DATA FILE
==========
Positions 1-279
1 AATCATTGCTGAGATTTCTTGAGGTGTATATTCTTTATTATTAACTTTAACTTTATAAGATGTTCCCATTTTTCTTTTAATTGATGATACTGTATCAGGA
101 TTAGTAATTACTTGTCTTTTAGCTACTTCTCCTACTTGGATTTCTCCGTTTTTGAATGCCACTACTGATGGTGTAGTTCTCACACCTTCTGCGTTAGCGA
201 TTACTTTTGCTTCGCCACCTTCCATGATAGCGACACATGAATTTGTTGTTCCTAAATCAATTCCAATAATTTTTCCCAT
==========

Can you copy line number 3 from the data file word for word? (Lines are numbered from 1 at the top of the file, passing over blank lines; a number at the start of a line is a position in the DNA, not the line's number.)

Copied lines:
101 TTAGTAATTACTTGTCTTTTAGCTACTTCTCCTACTTGGATTTCTCCGTTTTTGAATGCCACTACTGATGGTGTAGTTCTCACACCTTCTGCGTTAGCGA